Girls rule the U.S. Legislature.
Okay, not. But they have an indirect effect, it seems, according to a new study about the power of fatherhood on congressmen and male senators written about in the June 2006 issue of The Atlantic Monthly.
A professor at Yale figured out that there’s a link between having daughters and voting in liberal on “women’s issues,” which are defined as a collection of issues ranging from abortion to education.
“The higher the proportion of female children in a U.S. congressman’s family, the more likely he was to lean left on these issues—that is to have a higher NOW [that’s National Organization for Women, Chicklets] score and a lower NRLC [that’s the National Right to Life Committee] score.”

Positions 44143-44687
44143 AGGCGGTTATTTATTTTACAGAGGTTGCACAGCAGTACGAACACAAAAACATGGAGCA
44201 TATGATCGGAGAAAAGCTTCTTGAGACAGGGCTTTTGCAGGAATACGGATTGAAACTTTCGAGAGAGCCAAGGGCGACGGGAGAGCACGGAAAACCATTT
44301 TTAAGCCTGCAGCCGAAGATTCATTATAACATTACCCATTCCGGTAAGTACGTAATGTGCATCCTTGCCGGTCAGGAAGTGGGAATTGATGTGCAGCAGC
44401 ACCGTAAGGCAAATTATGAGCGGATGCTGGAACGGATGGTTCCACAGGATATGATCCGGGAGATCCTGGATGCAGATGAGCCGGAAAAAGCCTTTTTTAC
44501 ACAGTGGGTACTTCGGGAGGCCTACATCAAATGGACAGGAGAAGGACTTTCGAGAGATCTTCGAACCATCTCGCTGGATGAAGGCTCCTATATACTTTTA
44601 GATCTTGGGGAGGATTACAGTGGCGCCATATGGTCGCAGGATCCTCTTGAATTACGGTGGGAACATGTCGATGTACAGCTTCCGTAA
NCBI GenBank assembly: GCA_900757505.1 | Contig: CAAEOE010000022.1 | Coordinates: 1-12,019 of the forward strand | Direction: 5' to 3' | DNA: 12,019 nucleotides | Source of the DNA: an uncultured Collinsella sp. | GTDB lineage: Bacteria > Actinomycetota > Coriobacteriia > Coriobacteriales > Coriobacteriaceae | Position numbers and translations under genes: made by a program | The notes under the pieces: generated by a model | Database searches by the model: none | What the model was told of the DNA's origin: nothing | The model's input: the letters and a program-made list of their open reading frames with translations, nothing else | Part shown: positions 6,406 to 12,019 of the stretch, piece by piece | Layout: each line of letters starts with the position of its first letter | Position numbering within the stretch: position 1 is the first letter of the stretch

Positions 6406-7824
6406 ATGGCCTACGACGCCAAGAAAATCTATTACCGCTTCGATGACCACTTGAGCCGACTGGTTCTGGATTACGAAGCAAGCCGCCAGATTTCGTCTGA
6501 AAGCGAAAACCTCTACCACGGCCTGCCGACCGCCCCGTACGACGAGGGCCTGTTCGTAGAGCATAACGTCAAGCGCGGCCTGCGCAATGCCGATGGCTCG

This apparently holds true across party lines, although I guess George W. is bucking the trend. I guess he’s just not imaginative enough to see the world from Barbara and Jenna’s perspective. Because, you know, imagination requires you to like, have a grasp of the metaphorical and to at least temporarily abandon literalism and single-mindedness.
What’s really interesting is that the so-called “daughter gap” is at its widest when we’re talking specifically about abortion and contraception. The relationship between having daughters and having a liberal voting record was strongest in the case of these issues.
The Atlantic’s content isn’t online, but you can read the actual study here.